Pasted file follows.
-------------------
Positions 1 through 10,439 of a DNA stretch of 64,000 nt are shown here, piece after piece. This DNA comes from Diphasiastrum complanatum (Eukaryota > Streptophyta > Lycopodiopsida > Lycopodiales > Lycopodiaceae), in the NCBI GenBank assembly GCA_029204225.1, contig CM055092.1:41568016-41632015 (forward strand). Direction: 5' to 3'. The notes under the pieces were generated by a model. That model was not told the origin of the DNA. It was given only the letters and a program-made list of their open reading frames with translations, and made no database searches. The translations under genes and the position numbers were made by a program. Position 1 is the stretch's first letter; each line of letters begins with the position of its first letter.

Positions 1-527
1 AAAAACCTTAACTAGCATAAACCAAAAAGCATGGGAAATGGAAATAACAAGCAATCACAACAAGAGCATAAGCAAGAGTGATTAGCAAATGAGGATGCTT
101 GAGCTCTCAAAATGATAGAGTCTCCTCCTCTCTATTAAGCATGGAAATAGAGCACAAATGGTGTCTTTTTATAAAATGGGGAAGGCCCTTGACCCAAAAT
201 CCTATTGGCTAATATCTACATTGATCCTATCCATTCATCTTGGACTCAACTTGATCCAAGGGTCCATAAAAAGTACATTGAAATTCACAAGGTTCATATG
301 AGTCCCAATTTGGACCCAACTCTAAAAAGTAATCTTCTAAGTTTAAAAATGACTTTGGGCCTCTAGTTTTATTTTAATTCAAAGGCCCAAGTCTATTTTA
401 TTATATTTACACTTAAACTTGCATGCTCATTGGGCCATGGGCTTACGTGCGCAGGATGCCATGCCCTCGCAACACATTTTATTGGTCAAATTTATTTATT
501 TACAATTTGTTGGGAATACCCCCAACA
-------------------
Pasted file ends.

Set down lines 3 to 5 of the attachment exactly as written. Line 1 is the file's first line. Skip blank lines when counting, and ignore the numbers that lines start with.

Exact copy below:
1 AAAAACCTTAACTAGCATAAACCAAAAAGCATGGGAAATGGAAATAACAAGCAATCACAACAAGAGCATAAGCAAGAGTGATTAGCAAATGAGGATGCTT
101 GAGCTCTCAAAATGATAGAGTCTCCTCCTCTCTATTAAGCATGGAAATAGAGCACAAATGGTGTCTTTTTATAAAATGGGGAAGGCCCTTGACCCAAAAT
201 CCTATTGGCTAATATCTACATTGATCCTATCCATTCATCTTGGACTCAACTTGATCCAAGGGTCCATAAAAAGTACATTGAAATTCACAAGGTTCATATG